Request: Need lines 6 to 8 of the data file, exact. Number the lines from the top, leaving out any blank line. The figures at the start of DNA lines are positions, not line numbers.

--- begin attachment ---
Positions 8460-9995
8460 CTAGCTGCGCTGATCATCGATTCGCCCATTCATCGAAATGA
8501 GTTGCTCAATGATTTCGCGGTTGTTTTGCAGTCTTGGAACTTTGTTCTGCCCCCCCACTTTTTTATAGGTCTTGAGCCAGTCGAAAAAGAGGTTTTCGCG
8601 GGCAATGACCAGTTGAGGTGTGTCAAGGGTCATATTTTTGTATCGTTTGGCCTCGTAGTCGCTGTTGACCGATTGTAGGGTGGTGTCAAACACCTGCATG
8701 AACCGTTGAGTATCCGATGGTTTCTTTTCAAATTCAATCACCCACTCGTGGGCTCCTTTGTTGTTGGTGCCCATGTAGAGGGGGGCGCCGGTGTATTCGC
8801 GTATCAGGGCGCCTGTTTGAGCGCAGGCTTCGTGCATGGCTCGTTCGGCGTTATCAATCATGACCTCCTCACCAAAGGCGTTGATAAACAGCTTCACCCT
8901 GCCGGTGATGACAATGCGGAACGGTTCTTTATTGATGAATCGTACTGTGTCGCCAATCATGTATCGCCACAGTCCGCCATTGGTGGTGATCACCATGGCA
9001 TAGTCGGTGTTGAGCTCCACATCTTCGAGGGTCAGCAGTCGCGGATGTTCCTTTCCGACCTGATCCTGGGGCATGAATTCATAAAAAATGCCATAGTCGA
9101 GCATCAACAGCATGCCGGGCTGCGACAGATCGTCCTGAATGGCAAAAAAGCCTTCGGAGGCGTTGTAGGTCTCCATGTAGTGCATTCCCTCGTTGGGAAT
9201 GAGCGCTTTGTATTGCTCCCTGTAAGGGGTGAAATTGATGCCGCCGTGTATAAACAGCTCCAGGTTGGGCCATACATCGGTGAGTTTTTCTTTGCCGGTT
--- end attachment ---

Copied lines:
8801 GTATCAGGGCGCCTGTTTGAGCGCAGGCTTCGTGCATGGCTCGTTCGGCGTTATCAATCATGACCTCCTCACCAAAGGCGTTGATAAACAGCTTCACCCT
8901 GCCGGTGATGACAATGCGGAACGGTTCTTTATTGATGAATCGTACTGTGTCGCCAATCATGTATCGCCACAGTCCGCCATTGGTGGTGATCACCATGGCA
9001 TAGTCGGTGTTGAGCTCCACATCTTCGAGGGTCAGCAGTCGCGGATGTTCCTTTCCGACCTGATCCTGGGGCATGAATTCATAAAAAATGCCATAGTCGA